Operations and Maintenance
Your organization’s Operations and Maintenance department is one of the most overlooked opportunities to cut energy costs and improve indoor air quality. Energy efficiency measures adopted by this part of an organization can be very cost effective. The problem that can arise is that over time, staff members may not be as diligent as they were at the beginning in their energy-saving efforts. For this reason, keeping detailed, up-to-date records is very important.
When budgets are being set, often Operations and Management is put in the same category as utility costs. As a result, management (unfortunately) often cuts the O&M budget in an effort to find the funds to pay for higher fuel costs. This would be unwise, since deferring regular maintenance on equipment will actually lead to higher energy costs. Higher energy costs equals more cuts to O&M, and the downward spiral continues.
It is possible to break this vicious cycle, however. The role that O&M plays in lowering energy costs can be tracked and reported to management. This can be demonstrated by looking at the cost of energy efficiency training and the O&M time being used on energy-related tasks in specific locations. These costs may be thought of as the investment part of calculating a payback formula, in much the same was as equipment costs are considered.
The good news is that you don’t have to wait for a year to find out whether this strategy is working to your organization’s advantage. After a couple of months, compare O&M figures from the same time period from the previous year to see how the organization has benefitted.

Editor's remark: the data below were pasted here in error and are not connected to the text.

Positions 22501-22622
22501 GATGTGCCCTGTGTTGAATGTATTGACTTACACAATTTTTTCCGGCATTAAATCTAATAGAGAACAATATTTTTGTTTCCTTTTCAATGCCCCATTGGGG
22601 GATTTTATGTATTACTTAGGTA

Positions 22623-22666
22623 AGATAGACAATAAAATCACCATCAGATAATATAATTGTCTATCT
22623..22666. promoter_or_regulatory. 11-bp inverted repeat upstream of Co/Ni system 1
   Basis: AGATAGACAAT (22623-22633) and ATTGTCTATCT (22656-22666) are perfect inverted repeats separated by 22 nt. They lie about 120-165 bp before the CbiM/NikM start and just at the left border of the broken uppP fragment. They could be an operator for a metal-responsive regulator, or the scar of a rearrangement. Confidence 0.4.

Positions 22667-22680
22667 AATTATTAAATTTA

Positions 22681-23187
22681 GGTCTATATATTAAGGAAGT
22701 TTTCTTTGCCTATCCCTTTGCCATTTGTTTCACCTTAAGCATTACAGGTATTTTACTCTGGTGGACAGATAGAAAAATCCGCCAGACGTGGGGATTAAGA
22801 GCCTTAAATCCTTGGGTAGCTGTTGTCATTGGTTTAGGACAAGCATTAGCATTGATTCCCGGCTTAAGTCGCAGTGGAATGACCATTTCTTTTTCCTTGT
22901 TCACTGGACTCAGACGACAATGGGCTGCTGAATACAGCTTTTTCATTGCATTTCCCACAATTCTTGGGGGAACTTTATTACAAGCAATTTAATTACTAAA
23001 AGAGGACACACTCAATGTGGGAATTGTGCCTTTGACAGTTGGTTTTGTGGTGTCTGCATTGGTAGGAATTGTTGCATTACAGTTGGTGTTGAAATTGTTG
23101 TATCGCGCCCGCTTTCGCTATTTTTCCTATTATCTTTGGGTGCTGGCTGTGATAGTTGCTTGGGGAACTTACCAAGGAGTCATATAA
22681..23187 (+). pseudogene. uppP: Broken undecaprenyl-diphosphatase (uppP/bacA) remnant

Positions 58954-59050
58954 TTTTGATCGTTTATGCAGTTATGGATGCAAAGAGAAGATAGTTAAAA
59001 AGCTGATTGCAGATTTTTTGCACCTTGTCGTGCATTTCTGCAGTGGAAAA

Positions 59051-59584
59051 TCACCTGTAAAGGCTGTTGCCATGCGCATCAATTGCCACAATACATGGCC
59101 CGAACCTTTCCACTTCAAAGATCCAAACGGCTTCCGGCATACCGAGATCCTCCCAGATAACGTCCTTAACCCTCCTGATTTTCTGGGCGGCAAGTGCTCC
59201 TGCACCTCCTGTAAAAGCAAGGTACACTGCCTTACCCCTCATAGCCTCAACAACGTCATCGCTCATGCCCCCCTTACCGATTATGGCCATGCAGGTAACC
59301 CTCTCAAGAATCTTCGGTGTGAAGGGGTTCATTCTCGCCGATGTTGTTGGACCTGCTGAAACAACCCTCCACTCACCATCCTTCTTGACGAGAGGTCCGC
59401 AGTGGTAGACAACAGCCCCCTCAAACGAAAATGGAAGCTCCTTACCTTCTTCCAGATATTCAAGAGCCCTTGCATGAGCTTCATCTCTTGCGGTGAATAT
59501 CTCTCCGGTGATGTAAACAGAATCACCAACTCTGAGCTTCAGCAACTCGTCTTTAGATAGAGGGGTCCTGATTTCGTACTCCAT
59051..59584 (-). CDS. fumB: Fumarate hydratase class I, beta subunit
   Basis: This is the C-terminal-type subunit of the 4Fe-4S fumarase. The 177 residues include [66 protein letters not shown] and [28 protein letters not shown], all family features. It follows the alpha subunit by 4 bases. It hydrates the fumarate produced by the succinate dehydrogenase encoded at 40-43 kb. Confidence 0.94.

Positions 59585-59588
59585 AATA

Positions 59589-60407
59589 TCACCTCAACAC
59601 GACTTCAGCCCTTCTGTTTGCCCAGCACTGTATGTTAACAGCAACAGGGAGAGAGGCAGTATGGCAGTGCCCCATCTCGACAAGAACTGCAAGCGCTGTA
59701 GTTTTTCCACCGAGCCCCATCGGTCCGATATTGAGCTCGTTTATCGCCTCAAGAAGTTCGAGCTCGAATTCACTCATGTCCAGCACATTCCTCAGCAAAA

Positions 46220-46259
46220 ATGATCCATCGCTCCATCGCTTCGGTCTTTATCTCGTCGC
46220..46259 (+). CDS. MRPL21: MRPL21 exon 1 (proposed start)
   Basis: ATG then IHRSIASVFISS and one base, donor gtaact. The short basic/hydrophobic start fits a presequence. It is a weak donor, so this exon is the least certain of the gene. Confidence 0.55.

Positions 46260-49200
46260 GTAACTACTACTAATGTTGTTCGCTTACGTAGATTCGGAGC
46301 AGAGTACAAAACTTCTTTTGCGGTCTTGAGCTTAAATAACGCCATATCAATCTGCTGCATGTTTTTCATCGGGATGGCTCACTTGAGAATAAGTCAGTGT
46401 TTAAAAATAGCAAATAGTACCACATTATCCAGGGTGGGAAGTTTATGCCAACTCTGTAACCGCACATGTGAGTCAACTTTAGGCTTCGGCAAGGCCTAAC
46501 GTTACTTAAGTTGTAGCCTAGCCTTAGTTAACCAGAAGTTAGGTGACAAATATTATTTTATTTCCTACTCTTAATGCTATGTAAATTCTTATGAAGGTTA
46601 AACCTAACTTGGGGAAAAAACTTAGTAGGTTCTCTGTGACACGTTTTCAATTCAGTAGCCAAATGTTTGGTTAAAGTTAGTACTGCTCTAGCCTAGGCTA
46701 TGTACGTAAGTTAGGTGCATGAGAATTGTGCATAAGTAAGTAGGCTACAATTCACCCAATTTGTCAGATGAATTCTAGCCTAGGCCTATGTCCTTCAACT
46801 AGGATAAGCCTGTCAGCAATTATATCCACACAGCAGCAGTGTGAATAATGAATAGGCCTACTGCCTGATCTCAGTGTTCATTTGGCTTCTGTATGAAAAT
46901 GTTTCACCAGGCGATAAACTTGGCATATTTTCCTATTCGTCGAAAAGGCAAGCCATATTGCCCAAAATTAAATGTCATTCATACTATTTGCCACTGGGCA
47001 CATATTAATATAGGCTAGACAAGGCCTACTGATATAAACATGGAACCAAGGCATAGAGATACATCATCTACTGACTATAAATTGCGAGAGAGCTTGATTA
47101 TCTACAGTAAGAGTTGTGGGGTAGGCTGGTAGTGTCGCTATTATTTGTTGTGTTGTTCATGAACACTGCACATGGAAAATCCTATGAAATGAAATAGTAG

Energy audits and commissioning procedures usually include needed O&M work relating to energy, so it’s a good idea to set up a log to keep track of these services. It will provide information to set up the priority for work based on the most cost-effective items. Detailed maintenance records for equipment will help your organization figure out when it’s time to replace items. This type of quality information will give your staff members a history of O&M work performed on any given piece of equipment, which will help to expedite further maintenance services.
These records can take the form of a simple log book or detailed computerized records, depending on your organization’s needs and budget. Whatever form it takes, the energy log should include the following basic information:
– The Job and location
– Name of the person the job was assigned to
– Time required
– Date completed
– Any comments
All are important in determining your saving potential. The energy expert has more information to help you save a considerable amount of money.